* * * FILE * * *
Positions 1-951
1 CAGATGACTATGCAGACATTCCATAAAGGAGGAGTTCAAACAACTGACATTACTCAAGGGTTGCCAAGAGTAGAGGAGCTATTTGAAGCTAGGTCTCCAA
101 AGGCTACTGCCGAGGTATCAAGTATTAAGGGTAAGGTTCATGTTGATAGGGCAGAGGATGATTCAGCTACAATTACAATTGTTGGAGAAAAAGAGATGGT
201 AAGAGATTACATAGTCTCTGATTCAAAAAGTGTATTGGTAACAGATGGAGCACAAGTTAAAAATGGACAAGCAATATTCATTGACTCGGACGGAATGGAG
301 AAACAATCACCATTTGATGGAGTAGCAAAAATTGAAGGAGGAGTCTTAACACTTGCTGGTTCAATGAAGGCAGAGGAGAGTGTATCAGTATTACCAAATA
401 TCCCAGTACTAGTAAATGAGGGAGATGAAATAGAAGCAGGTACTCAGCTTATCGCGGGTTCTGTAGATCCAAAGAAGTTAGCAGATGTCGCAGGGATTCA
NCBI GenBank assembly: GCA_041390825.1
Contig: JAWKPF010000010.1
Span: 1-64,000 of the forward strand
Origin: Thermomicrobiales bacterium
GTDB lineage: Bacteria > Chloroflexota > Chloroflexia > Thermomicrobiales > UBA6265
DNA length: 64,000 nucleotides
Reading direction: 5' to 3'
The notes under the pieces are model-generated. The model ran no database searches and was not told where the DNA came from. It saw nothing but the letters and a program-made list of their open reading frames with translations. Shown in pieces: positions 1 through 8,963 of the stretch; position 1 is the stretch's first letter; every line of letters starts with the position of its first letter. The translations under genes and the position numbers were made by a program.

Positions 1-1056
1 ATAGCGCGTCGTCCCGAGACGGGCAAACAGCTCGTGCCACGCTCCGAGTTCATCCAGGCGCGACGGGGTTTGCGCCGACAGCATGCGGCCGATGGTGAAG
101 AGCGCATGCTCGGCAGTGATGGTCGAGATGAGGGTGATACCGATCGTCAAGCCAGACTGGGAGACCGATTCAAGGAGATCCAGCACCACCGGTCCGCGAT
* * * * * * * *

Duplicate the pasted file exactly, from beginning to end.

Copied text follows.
Positions 1-951
1 CAGATGACTATGCAGACATTCCATAAAGGAGGAGTTCAAACAACTGACATTACTCAAGGGTTGCCAAGAGTAGAGGAGCTATTTGAAGCTAGGTCTCCAA
101 AGGCTACTGCCGAGGTATCAAGTATTAAGGGTAAGGTTCATGTTGATAGGGCAGAGGATGATTCAGCTACAATTACAATTGTTGGAGAAAAAGAGATGGT
201 AAGAGATTACATAGTCTCTGATTCAAAAAGTGTATTGGTAACAGATGGAGCACAAGTTAAAAATGGACAAGCAATATTCATTGACTCGGACGGAATGGAG
301 AAACAATCACCATTTGATGGAGTAGCAAAAATTGAAGGAGGAGTCTTAACACTTGCTGGTTCAATGAAGGCAGAGGAGAGTGTATCAGTATTACCAAATA
401 TCCCAGTACTAGTAAATGAGGGAGATGAAATAGAAGCAGGTACTCAGCTTATCGCGGGTTCTGTAGATCCAAAGAAGTTAGCAGATGTCGCAGGGATTCA
NCBI GenBank assembly: GCA_041390825.1
Contig: JAWKPF010000010.1
Span: 1-64,000 of the forward strand
Origin: Thermomicrobiales bacterium
GTDB lineage: Bacteria > Chloroflexota > Chloroflexia > Thermomicrobiales > UBA6265
DNA length: 64,000 nucleotides
Reading direction: 5' to 3'
The notes under the pieces are model-generated. The model ran no database searches and was not told where the DNA came from. It saw nothing but the letters and a program-made list of their open reading frames with translations. Shown in pieces: positions 1 through 8,963 of the stretch; position 1 is the stretch's first letter; every line of letters starts with the position of its first letter. The translations under genes and the position numbers were made by a program.

Positions 1-1056
1 ATAGCGCGTCGTCCCGAGACGGGCAAACAGCTCGTGCCACGCTCCGAGTTCATCCAGGCGCGACGGGGTTTGCGCCGACAGCATGCGGCCGATGGTGAAG
101 AGCGCATGCTCGGCAGTGATGGTCGAGATGAGGGTGATACCGATCGTCAAGCCAGACTGGGAGACCGATTCAAGGAGATCCAGCACCACCGGTCCGCGAT